Using a modified Delphi method [20], non-weighted evaluation checklists were developed, based on the milestones’ rubrics, for each scenario to standardize the assessment level of residents’ performance. The expert consensus of residents’ behavior on the checklists directly related to each portion of the milestone rubric and therefore represented objective markers of attainment for specific milestone levels. Raters were trained to score performance based on the behavioral checklist and not on their subjective assessment of performance. The scale of the OSCE performance measurements was 0 - 5 in half-point increments, corresponding to milestone levels 0 - 5. Appendix 1/Table 2 demonstrates an example of the conversion of an ACGME sub-competency milestone rubric into an analytical checklist for assessment in the simulated patient encounters.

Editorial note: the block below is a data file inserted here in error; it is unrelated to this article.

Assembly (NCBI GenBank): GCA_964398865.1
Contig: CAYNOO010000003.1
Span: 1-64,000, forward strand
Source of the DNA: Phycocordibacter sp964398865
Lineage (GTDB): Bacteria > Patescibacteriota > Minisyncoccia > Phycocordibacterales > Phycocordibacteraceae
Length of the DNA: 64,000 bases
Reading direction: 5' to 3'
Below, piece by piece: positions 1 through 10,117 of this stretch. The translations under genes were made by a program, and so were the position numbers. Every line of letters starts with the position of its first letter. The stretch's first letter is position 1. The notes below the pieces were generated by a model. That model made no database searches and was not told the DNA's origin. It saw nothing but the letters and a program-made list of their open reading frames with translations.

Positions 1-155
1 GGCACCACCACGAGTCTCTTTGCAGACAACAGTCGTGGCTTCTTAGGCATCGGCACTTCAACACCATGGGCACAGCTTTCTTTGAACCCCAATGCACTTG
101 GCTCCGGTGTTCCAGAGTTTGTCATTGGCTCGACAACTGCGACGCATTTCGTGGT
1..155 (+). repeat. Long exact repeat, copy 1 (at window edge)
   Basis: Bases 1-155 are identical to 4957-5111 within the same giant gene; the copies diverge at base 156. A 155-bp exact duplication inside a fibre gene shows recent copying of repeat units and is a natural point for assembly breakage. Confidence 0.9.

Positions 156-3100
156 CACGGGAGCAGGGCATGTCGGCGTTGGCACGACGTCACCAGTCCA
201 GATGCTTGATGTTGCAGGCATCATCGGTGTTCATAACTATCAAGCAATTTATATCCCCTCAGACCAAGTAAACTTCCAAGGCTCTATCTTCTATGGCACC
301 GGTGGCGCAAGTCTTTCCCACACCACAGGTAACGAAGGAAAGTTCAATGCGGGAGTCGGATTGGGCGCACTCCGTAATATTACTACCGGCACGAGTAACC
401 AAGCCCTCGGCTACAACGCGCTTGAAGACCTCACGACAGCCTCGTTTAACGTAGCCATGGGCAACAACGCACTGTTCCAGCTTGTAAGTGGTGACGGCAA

All three OSCE scenarios were administered at the University of North Carolina Clinical Skills and Patient Simulation Center with fully re-created clinical care areas that simulated operating rooms and other perioperative locations. The center is equipped with high-fidelity patient mannequins and a multi-angle audio-visual recording system (CAE Healthcare Learning Space, Sarasota, FL) in each encounter area. Each of the residents’ simulated scenario performances was scored by three faculty raters, one rater via RTA and two raters via DA, using a secure streaming video source (CAE Healthcare Learning Space, Sarasota, FL). Each of the three scenarios had a different set of three faculty members performing the assessments, yielding a total of nine faculty members who served as assessors. All raters received training on evaluating milestone performance based on the provided rubrics and checklists.